43. Third, the FNPRM considers whether the Commission should impose a requirement that broadcast receivers detect and decode audio streams marked for the visually impaired, to ensure that consumers can find and locate those streams. The FNPRM considers the steps broadcasters and manufacturers would need to take to comply with such a requirement, and whether there are any other steps the Commission should take to ensure that the content of the secondary audio stream is properly tagged. These considerations will allow the Commission to address alternatives that can potentially minimize the burden and costs of compliance for covered entities, including smaller entities.

44. Fourth, the FNPRM considers whether the Commission should require covered entities to provide customer support services and contact information to assist consumers who are blind or visually impaired to navigate between the main and secondary audio streams. The FNPRM considers alternatives for the provision of customer support services, including whether such services should consist of a dedicated telephone number, an accessible chat feature on the covered entity's Web site, or a different means by which regulated entities should provide customer support. The FNPRM also considers whether the Commission should require covered entities to make available contact information for the receipt and handling of immediate emergency information or video description complaints or concerns during a program's progress, and for the receipt and handling of written emergency information or video description complaints that do not raise immediate issues, as in the television closed captioning context, or whether it should instead adopt contact information requirements comparable to those applicable to the IP closed captioning rules. Further, the FNPRM considers whether there other ways by which entities subject to the emergency information and apparatus requirements can best provide assistance to consumers who are blind or visually impaired with accessing the secondary audio stream. These considerations will allow the Commission to address alternatives that can potentially minimize the burden and costs of compliance for covered entities, including smaller entities.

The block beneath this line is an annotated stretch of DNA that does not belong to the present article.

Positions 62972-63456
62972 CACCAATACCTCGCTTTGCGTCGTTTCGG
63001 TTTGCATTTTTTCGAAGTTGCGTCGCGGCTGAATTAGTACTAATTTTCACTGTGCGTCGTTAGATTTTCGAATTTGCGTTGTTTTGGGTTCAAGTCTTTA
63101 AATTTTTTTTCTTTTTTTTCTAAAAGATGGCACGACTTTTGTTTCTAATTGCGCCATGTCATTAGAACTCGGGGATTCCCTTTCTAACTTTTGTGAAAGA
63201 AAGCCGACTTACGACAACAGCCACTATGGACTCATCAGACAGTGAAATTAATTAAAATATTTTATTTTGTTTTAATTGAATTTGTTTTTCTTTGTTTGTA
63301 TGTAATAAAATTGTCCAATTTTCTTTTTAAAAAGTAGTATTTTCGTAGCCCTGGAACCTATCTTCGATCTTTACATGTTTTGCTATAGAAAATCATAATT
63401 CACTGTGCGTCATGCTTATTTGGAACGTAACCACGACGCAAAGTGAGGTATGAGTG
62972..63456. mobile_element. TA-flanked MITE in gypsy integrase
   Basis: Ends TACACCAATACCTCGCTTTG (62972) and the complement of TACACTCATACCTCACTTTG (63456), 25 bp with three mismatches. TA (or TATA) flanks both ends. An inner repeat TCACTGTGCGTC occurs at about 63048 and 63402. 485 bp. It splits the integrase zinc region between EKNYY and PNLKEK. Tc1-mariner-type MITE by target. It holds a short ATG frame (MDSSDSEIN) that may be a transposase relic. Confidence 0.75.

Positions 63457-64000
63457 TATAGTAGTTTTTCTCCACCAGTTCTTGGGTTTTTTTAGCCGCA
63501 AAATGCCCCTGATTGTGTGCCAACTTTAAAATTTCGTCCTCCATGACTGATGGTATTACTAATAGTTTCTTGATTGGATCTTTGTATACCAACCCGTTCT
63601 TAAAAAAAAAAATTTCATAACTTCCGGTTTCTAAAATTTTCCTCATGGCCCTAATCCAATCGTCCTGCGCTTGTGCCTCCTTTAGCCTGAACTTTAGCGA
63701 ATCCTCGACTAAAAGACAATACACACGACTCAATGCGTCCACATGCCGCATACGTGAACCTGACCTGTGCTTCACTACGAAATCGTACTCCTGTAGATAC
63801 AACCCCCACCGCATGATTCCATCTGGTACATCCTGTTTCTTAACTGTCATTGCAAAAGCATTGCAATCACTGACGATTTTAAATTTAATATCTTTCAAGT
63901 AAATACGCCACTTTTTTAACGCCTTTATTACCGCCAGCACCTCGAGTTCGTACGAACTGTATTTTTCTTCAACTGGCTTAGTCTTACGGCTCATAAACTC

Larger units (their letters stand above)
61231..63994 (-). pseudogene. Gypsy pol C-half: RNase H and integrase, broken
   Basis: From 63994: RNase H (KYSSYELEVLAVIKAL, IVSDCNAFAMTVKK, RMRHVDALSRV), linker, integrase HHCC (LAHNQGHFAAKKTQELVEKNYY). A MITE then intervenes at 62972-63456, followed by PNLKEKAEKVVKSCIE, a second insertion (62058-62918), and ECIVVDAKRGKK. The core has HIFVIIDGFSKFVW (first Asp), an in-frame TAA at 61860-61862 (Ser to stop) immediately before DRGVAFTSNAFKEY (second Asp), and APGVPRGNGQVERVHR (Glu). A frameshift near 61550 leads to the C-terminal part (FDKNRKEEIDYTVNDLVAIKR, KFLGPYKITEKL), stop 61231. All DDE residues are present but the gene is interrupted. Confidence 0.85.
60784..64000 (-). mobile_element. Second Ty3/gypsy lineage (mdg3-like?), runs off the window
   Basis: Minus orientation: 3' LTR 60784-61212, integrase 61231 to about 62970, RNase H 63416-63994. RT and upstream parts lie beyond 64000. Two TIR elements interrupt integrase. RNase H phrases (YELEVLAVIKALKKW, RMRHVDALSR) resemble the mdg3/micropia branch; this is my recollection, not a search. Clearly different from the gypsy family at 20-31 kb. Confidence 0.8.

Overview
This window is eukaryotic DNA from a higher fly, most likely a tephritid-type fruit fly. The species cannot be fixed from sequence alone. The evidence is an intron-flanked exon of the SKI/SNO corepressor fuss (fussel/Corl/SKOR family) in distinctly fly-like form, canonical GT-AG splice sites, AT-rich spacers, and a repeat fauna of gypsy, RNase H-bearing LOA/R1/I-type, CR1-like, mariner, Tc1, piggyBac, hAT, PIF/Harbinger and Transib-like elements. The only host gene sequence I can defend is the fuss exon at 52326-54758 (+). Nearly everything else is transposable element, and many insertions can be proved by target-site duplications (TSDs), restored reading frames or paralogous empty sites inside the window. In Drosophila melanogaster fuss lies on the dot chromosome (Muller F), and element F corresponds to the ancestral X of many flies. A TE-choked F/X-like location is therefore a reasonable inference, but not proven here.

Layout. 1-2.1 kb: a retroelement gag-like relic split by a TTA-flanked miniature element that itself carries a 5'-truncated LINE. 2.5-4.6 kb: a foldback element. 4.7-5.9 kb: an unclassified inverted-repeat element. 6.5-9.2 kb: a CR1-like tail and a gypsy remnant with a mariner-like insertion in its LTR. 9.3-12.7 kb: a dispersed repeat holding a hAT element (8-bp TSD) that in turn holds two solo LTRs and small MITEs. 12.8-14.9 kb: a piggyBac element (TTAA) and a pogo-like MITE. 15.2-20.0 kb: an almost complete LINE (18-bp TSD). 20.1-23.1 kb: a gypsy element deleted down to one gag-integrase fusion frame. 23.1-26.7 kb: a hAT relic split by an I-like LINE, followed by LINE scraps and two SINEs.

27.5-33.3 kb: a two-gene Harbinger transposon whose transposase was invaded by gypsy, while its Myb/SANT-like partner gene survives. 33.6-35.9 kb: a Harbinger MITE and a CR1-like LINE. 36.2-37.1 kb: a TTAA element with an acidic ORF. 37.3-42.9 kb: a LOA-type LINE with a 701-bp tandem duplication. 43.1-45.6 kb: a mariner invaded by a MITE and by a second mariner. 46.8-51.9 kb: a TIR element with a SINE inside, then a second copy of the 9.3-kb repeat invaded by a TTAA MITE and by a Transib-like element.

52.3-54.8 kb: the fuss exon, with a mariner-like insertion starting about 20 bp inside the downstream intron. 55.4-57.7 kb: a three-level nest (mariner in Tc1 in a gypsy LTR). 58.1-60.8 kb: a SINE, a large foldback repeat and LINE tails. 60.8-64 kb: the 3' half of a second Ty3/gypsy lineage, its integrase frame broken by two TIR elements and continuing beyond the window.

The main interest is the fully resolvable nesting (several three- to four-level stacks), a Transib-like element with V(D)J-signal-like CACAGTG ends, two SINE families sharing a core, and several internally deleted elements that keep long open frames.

6. Federal Rules That May Duplicate, Overlap, or Conflict With the Proposed Rules

45. None.

B. Paperwork Reduction Act

46. The FNPRM may result in new or revised information collection requirements. If the Commission adopts any new or revised information collection requirement, the Commission will publish a notice in the Federal Register inviting the public to comment on the requirement, as required by the Paperwork Reduction Act of 1995, Public Law 104-13 (44 U.S.C. 3501-3520). In addition, pursuant to the Small Business Paperwork Relief Act of 2002, Public Law 107-198, see 44 U.S.C. 3506(c)(4), the Commission seeks specific comment on how it might “further reduce the information collection burden for small business concerns with fewer than 25 employees.”

C. Ex Parte Rules